Although the Italian peninsular has been inhabited since the Palaeolithic period its inhabitants and rulers have originated from all areas of the ancient world. The name Italia was originally used by the Greeks who settled in the south of the country in the 8th century BCE, and it was not until the time of the Roman Empire that the name Italia covered the whole country up to the Alps in the north. During this period the Bull, symbol of the south, was often depicted attacking the Roman Wolf.
Gradually the small agricultural village of Rome founded in the 8th century BCE grew steadily over the centuries by conquest and assimilation until its Empire encompassed most of Europe, the Middle East and North Africa. The Empire’s decline had started by the 2nd century CE and by 395 had split into the Western Roman Empire and the eastern Byzantine Empire centred on Constantinople. A century of invasion of the western Empire followed by various Pagan tribes from the north, Goths, Vandals, Huns and Franks, before Rome came under the control of the Ostrogoths led by the Germanic warrior Odoacer in 476.
The Italian peninsular was reconquered by the Byzantines in the 6th century, but their lands were soon greatly reduced following the Germanic, Lombard, invasion later that century. During the 8th century, the growing Carolingian Empire of Charlemagne conquered much of Europe, including all northern and central Italy, pushing the Byzantines to the southern tip. At this time Charles was crowned Emperor of the Holy Roman Empire by the Pope, in a pact that made him defender of the faith whilst creating the Papal States held by the Church.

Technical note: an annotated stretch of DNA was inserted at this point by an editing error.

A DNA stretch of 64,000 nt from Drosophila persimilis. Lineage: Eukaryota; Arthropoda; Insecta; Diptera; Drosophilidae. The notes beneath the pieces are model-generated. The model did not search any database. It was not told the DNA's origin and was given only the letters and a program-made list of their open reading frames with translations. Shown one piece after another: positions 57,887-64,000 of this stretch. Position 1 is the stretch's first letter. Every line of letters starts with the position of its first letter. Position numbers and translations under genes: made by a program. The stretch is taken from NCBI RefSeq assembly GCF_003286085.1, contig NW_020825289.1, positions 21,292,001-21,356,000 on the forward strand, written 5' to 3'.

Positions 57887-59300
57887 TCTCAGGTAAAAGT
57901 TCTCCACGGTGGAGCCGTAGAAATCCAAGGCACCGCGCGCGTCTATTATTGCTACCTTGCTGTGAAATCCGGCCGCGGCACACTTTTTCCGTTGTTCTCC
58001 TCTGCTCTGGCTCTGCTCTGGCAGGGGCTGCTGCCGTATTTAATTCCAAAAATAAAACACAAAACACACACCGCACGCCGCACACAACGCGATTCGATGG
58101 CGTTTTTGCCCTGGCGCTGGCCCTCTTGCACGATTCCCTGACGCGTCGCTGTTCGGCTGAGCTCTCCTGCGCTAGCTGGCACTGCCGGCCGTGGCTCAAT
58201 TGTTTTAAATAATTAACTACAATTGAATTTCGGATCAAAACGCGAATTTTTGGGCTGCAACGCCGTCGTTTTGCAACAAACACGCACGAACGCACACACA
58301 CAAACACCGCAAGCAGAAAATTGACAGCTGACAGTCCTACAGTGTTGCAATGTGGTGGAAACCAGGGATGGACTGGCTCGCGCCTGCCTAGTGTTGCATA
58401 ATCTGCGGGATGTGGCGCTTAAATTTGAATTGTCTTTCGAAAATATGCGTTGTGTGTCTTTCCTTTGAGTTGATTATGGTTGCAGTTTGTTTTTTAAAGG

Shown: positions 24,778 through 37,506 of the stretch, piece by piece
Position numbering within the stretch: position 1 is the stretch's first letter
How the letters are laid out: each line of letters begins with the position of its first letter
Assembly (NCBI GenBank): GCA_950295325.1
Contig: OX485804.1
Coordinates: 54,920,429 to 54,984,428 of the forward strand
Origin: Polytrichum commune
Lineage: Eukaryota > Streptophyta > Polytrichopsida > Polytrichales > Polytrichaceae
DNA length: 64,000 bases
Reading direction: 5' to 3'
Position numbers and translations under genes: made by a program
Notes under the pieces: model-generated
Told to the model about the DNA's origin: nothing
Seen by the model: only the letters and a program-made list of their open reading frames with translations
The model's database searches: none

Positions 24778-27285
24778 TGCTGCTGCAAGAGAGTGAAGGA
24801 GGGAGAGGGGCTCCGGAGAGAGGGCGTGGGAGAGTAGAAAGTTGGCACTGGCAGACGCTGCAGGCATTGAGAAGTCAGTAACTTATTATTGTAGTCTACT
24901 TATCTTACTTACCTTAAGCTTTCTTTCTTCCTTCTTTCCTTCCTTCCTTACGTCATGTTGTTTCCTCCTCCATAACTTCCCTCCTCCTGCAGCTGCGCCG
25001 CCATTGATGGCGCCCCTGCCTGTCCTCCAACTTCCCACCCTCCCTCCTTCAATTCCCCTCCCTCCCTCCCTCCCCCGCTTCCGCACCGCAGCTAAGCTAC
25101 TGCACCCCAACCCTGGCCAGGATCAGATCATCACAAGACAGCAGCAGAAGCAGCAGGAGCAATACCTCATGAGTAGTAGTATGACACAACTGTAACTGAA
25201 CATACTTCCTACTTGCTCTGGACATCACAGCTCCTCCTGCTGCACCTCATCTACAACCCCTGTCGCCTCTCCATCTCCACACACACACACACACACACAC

During the 12th century, Medieval period, Italy fragmented into a series of City States and Maritime Republics who allied themselves, or feuded, with each other at regular intervals. Italian states were heavily involved in the Crusades and the colonising of Mediterranean ports, from where they traded with the Byzantine and Islamic Empires. It was from this background that the Renaissance emerged to spread across Europe. From this turmoil there emerged the cities of Venice, Milan and Florence as the most powerful city states.
From the 15th to mid 19th century the peninsular was governed by Spain, Austria and Napoleon’s French Republic, when its north and south became the subordinate “kingdoms” of Italy and Naples respectably. Italy was finally united under an Italian king, when Republican General Giuseppe Garibaldi handed over control of the recently reconquered country to Victor Emmanuel II in 1860, at the “handshake of Teano.”